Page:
Mvula the male leopard by Devon Becker
We did not have the big herds in our area this month as they already moved on to greener pastures somewhere else. The big herds move to areas with enough food and also water supplies that can sustain the whole herd. When food and water is plentiful in the rainy season, it also becomes baby season for the buffaloes, with lots of little calves running around. With all the hot summers days that we had this month, you did not really have to go far to look for the dagga boys, as they would be resting in a waterhole or mud wallow to seek refuge against the harsh African sun. We have noticed a lot of older bulls this month, compared to last month. I think what might have happened was that the dominant males that have returned to the breeding herds, pushed out the older competition.
We were so fortunate with all the wonderful elephant sightings that we had over this past month. Some days it was so good that you were spoiled for choice as to which elephant herd to respond to, as they were around every corner. We also had a lot of entertaining sightings with the babies playing around in the mud puddles and water pools. Now that there is an abundance of food and water supplies everywhere, the elephant herds do not stay in the same area to feed and drink from one source over a long period of time. They move around quite a bit between all the different water pools which have formed with the rain and the obvious lush, green grass that comes with that. We also saw about eight different adult bulls moving through our area, following the breeding herds. The young bulls kept us entertained with their play-fighting. When two young bulls play-fight, they actually test each other’s strength and therefore, if they meet again as adults, they will not have any urge to fight as they will already know which one is the stronger and more superior male.
The special sighting this month was to see a pangolin foraging out in the open. This shy animal did not have a care in the world and it was a treat to see this very illusive animal being so relaxed with us around him.
Pangolin by Dawie Jacobs
Did you know?
Although it has the appearance of a reptile, a pangolin is actually a mammal.
I hope you enjoyed the last report for 2013 and hope to see you out on game drive during the New Year!
There is not a pale piece of grass in sight as the bush is very lush; green and dense as far as the eye can see! November is one of the best months for us, as this is the time of year when we welcome the majority of all the new babies. The very first juvenile impalas, warthogs and wildebeest were born a little later than last year, but with the arrival of all these babies the bush feels more alive than ever! These little ones keep us entertained by running and jumping all over the show. With the wonderful rain and the warmer temperatures, we also welcomed the return of the Woodland Kingfishers. Game viewing was just brilliant this month and we also had awesome night time animal sightings like porcupine, bush baby, genet, civet and white tailed mongoose, just to name a few. Another surprise this month was the cheetah sightings we had. It was really amazing to spend time with them! For November, we had 53mm rain and the average maximum temperature was 30°C.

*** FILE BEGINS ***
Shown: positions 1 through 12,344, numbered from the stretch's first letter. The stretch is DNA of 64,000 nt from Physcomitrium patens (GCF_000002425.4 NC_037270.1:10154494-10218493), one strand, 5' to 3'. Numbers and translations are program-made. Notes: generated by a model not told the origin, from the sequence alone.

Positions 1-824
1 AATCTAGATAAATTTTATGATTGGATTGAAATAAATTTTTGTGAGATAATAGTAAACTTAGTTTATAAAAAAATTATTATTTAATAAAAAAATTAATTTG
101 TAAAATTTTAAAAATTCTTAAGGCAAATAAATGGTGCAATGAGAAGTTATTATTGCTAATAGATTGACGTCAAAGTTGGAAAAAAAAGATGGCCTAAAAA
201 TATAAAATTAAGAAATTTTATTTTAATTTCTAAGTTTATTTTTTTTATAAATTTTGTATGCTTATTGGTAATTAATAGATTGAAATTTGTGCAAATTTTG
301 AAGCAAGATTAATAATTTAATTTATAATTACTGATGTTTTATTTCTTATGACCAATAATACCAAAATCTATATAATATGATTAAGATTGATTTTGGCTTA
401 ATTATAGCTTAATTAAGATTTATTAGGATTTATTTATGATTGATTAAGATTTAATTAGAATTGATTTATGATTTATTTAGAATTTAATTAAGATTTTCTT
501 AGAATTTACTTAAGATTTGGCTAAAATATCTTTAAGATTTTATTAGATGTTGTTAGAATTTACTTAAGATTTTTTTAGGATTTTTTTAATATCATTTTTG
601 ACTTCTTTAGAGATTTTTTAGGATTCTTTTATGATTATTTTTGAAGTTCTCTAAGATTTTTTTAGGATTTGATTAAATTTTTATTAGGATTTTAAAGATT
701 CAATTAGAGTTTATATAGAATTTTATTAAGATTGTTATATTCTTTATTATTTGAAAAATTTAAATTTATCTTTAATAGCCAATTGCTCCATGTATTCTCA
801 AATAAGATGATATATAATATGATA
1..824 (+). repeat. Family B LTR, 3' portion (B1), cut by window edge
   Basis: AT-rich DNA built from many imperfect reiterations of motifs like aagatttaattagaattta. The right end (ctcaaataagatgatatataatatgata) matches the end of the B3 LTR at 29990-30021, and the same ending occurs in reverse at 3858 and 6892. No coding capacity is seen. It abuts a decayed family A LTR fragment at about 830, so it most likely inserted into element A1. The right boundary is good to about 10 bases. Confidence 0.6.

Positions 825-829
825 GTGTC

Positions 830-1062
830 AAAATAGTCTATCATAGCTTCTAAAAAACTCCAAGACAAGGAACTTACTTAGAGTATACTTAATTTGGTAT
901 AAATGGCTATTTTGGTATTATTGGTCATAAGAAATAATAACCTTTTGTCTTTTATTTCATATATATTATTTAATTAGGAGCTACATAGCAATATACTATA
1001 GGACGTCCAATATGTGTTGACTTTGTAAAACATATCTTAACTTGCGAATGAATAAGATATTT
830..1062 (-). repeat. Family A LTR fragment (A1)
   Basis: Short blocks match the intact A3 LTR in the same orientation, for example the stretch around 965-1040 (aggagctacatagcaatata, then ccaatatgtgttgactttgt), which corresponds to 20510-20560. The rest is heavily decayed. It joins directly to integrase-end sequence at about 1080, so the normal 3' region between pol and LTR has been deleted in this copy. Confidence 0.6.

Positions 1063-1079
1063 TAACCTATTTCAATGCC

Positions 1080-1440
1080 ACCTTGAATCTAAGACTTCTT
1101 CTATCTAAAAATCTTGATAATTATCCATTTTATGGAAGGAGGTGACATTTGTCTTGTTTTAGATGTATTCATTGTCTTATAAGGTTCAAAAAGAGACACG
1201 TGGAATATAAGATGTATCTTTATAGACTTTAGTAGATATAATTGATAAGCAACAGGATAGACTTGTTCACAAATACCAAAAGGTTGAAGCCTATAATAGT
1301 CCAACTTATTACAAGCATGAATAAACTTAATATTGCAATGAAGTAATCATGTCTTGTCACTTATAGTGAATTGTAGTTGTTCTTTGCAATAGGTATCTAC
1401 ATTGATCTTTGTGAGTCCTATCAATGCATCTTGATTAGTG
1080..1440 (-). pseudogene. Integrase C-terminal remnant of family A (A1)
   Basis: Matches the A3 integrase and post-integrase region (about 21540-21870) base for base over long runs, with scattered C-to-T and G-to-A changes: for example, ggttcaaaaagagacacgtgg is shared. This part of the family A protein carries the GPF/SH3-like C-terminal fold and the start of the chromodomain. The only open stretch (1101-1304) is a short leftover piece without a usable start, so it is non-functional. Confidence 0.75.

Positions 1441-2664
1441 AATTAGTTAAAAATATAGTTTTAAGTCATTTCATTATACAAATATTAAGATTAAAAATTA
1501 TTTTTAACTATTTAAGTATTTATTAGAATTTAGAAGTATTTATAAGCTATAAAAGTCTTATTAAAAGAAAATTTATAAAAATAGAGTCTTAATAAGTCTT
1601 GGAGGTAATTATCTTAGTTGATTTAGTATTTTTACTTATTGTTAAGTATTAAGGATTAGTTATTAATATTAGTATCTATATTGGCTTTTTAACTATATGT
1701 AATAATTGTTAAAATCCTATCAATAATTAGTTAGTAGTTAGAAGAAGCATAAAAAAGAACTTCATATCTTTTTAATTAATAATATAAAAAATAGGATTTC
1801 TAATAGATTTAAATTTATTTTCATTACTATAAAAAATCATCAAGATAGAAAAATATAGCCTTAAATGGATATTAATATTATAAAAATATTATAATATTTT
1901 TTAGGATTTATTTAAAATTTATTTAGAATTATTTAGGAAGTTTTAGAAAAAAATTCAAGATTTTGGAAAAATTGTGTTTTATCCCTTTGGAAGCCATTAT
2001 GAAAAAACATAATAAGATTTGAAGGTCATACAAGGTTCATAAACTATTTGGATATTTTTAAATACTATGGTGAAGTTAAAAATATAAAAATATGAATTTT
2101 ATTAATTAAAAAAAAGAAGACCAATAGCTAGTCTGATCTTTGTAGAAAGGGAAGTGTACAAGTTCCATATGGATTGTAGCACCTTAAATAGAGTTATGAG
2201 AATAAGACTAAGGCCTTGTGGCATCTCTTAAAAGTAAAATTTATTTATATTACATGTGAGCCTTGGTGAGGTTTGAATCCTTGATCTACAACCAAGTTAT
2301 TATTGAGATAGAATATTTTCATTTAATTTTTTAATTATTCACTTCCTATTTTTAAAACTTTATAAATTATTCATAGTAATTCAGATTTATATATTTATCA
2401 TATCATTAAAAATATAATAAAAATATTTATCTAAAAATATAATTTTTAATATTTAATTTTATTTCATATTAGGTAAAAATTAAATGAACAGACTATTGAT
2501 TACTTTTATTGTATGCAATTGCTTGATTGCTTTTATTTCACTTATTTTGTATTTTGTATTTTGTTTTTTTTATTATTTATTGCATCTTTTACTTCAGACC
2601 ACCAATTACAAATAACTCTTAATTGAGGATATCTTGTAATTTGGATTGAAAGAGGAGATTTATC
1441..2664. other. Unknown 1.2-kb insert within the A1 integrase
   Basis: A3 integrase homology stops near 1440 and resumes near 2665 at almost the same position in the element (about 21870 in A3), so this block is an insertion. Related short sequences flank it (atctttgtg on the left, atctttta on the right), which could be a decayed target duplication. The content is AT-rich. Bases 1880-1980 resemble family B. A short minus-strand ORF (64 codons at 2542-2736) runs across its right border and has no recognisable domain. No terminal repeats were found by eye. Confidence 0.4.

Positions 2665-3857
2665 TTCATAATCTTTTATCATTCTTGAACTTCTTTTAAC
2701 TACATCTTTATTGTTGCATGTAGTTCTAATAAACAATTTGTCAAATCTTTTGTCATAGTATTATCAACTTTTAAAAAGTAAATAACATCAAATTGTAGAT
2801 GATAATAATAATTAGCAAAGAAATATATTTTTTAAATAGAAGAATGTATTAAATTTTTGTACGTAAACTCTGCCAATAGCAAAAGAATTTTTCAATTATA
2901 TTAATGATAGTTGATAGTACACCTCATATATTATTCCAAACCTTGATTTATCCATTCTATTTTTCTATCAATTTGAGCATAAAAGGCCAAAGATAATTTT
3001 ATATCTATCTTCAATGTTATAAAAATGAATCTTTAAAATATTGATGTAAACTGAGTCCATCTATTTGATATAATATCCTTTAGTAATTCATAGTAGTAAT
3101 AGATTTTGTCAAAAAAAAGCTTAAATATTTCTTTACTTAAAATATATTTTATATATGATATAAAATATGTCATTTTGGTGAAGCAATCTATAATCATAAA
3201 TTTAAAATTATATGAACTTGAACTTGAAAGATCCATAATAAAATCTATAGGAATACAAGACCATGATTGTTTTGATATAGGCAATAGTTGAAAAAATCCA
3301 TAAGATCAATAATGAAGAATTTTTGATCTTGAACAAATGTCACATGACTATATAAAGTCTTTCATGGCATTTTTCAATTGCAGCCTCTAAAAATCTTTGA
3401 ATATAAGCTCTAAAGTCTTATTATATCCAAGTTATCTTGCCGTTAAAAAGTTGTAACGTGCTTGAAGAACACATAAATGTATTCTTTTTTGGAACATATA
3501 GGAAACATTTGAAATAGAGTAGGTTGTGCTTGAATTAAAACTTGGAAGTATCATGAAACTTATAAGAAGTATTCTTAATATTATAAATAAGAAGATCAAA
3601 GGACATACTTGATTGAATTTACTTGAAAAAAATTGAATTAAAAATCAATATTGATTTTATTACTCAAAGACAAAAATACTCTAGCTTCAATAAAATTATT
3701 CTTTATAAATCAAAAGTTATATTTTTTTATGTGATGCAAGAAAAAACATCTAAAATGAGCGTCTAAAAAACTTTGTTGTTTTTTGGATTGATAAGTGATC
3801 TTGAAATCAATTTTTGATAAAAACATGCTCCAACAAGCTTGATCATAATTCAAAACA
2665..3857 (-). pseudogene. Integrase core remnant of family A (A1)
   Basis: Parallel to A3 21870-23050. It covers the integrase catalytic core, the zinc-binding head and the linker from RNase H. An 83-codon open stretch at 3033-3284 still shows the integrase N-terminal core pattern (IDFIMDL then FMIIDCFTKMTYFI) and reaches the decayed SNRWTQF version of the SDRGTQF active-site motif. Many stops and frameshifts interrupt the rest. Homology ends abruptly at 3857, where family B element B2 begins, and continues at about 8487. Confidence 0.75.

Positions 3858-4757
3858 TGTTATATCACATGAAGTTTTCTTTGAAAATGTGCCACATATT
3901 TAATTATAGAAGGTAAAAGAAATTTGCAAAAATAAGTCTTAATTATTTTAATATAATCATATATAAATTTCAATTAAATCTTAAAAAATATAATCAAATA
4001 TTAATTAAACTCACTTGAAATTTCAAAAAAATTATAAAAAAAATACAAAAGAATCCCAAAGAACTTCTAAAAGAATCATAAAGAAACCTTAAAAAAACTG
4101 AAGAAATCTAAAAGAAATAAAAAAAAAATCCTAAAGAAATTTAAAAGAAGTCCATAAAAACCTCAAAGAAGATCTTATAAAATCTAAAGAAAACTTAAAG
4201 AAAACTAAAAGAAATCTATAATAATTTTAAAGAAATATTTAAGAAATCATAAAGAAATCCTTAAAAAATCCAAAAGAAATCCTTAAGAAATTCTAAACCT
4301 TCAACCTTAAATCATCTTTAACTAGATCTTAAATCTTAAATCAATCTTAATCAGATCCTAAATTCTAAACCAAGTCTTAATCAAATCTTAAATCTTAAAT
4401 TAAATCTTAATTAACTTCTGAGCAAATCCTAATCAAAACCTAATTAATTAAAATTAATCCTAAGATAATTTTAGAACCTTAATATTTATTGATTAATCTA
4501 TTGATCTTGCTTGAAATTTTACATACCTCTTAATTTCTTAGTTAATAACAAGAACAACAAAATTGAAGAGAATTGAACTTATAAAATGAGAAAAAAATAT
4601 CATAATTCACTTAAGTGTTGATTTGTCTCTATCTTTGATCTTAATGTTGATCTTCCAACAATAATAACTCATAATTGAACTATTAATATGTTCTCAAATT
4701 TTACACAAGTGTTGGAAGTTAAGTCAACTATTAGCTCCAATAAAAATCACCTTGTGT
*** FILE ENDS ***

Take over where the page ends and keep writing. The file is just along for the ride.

Female cheetah and cub by Louis Liversage
We are so fortunate and spoiled with the leopard sightings in our area. The leopard that stole the limelight this month was Shadow, the female. She was also making life very difficult because she went into hiding a lot, but for good reason on her part. The one afternoon drive she was seen drinking water at one of the waterholes in her territory and after quenching her thirst she rested in the shade of a nearby tree. The rangers noticed that she was very skinny and that her milk glands were swollen a lot. On closer inspection with binoculars they could see that she had suckle marks, so somewhere safe in a den is a few bundles of fluff. We don’t know where the den is, or how many cubs she’s got as she will keep them hidden for the next two months. We are keeping our fingers crossed that everything goes well with the little ones and that Shadow will raise them to adulthood. Salayexe is moving around a lot while scent marking all over her territory. She is also expanding her area a little bit. She is still looking very good and we all hope that she is pregnant. We also had some awesome sightings of Thandi and her male cub, Bahuti, who is so relaxed with the vehicles around him. He is such a lovely leopard to watch and he can keep you entertained for hours as he stalks everything that moves on land and in the water. Lamula was very active this month as we saw him quite a few times patrolling his borders and marking his territory. There is also a young, but smaller male leopard in his territory, but it doesn’t look as if this bothers him too much. Anderson, the male leopard, is also expanding his territory and by doing that he is expanding into both Tingana and Lamula’s territories. Tingana has got his hands full with Anderson on the one side and Lamula on the other side. The last thing that we need now is another male taking over from Tingana, as there are new cubs and more on the way that will be killed by any new male. Mvula is also expanding his territory from the east more west into Lamula and Tingana’s areas and he is still a big force to be reckoned with.